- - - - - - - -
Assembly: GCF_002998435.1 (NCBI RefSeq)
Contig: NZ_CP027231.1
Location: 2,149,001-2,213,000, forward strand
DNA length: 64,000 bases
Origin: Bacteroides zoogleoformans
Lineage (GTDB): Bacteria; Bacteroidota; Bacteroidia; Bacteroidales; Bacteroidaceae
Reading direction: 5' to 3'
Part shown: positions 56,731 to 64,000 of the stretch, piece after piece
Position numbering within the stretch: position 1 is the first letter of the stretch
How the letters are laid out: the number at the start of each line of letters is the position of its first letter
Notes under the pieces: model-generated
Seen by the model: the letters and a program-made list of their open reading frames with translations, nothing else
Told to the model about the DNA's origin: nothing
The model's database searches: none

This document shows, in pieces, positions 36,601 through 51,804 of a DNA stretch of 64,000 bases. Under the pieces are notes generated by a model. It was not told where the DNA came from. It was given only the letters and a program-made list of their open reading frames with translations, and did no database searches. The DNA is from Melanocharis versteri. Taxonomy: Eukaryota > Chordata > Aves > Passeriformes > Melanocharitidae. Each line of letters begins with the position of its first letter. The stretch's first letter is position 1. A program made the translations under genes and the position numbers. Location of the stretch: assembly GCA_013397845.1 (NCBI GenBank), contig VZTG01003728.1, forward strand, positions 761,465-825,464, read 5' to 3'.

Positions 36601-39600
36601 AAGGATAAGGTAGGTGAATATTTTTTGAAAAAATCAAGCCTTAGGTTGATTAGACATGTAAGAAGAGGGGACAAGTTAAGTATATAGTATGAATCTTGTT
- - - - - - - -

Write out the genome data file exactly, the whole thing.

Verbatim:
Assembly: GCF_002998435.1 (NCBI RefSeq)
Contig: NZ_CP027231.1
Location: 2,149,001-2,213,000, forward strand
DNA length: 64,000 bases
Origin: Bacteroides zoogleoformans
Lineage (GTDB): Bacteria; Bacteroidota; Bacteroidia; Bacteroidales; Bacteroidaceae
Reading direction: 5' to 3'
Part shown: positions 56,731 to 64,000 of the stretch, piece after piece
Position numbering within the stretch: position 1 is the first letter of the stretch
How the letters are laid out: the number at the start of each line of letters is the position of its first letter
Notes under the pieces: model-generated
Seen by the model: the letters and a program-made list of their open reading frames with translations, nothing else
Told to the model about the DNA's origin: nothing
The model's database searches: none

This document shows, in pieces, positions 36,601 through 51,804 of a DNA stretch of 64,000 bases. Under the pieces are notes generated by a model. It was not told where the DNA came from. It was given only the letters and a program-made list of their open reading frames with translations, and did no database searches. The DNA is from Melanocharis versteri. Taxonomy: Eukaryota > Chordata > Aves > Passeriformes > Melanocharitidae. Each line of letters begins with the position of its first letter. The stretch's first letter is position 1. A program made the translations under genes and the position numbers. Location of the stretch: assembly GCA_013397845.1 (NCBI GenBank), contig VZTG01003728.1, forward strand, positions 761,465-825,464, read 5' to 3'.

Positions 36601-39600
36601 AAGGATAAGGTAGGTGAATATTTTTTGAAAAAATCAAGCCTTAGGTTGATTAGACATGTAAGAAGAGGGGACAAGTTAAGTATATAGTATGAATCTTGTT